Cross-examined by Pryor. I believe on two occasions only was Spink authorised to report—you was not present when the loan was rejected—I have never spoken to you in my life—I could not tell whether that cheque was endorsed Mary Pryor at the time I signed it; I simply know that the two other signatures were there, and having confidence in Titcomb, thinking it was all right, unfortunately I signed it—I cannot possibly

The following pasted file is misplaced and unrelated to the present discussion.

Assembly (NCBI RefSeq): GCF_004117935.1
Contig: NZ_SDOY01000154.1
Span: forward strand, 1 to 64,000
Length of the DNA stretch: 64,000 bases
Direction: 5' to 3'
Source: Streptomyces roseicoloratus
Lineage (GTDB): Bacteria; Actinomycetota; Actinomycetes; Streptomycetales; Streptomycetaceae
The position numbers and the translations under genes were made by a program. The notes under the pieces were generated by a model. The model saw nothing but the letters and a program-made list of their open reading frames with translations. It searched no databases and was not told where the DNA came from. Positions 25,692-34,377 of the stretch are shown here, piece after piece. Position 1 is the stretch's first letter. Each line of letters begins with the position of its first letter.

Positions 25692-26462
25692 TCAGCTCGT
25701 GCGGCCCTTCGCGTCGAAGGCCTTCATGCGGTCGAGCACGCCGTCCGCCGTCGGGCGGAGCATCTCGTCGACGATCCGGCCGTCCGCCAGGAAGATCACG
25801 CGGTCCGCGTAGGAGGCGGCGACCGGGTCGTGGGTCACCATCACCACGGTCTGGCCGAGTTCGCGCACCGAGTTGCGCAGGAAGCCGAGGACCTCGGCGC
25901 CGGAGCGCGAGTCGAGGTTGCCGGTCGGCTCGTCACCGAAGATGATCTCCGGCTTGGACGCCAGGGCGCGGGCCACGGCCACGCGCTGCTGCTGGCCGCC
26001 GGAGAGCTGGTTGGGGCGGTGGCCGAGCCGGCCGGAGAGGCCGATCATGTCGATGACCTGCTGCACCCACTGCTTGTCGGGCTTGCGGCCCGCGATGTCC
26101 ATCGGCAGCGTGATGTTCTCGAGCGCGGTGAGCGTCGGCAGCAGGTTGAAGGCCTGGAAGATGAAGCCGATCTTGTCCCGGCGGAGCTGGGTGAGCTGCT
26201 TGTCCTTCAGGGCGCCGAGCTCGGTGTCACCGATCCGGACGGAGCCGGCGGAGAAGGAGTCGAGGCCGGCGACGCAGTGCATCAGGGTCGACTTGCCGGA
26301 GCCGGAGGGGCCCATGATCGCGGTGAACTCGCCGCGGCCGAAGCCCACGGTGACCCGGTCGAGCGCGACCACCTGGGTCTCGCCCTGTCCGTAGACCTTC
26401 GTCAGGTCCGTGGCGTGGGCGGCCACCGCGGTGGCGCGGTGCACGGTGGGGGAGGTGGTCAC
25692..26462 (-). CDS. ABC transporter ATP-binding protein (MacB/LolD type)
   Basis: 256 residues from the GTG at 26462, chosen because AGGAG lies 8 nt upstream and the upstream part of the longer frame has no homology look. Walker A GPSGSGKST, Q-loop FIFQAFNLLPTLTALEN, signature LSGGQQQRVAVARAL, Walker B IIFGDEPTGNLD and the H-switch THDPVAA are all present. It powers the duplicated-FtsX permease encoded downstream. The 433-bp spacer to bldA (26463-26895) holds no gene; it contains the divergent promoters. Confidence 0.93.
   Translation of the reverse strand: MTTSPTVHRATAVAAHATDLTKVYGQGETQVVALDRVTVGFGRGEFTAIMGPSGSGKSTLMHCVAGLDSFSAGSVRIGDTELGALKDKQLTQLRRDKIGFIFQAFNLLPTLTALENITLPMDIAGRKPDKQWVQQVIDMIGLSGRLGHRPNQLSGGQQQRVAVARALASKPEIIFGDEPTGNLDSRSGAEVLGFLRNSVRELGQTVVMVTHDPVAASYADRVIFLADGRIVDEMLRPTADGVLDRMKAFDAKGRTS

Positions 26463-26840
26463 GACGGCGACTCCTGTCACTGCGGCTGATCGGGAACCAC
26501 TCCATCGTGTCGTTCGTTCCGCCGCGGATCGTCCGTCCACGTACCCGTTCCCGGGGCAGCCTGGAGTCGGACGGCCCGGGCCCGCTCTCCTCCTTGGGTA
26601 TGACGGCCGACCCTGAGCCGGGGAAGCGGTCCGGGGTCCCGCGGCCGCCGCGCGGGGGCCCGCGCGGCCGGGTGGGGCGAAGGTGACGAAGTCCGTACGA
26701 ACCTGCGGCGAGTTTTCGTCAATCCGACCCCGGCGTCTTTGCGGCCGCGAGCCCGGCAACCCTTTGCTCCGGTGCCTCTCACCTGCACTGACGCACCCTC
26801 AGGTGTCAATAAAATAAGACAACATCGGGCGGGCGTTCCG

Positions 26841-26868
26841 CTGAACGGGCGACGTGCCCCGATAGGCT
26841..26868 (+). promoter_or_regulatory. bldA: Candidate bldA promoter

recollect the date on which I signed it—unfortunately I did at times sign cheques without reference to anybody, having confidence in Titcomb—they were mostly drawn at the Board—I might perhaps take up the passbook at the Board to look at the balance at the time—I did not look at Perry's or Stubbs's Gazette—the then vice-chairman, Mr. Thompson, generally had to look over that—there is a book containing a list of shareholders and the date of allotment—I am aware that you paid something on some shares—I am not certain whether I saw Mrs. Pryor more than once—I never heard her make any offer to settle it; the object of her visit was to argue that she was right in allowing the furniture to be removed by Allen—he took it away on the hire agreement—I never heard of any claim more than this, that Mrs. Pryor said it was on a hire agreement, and that they had taken it away—you were not present on that occasion.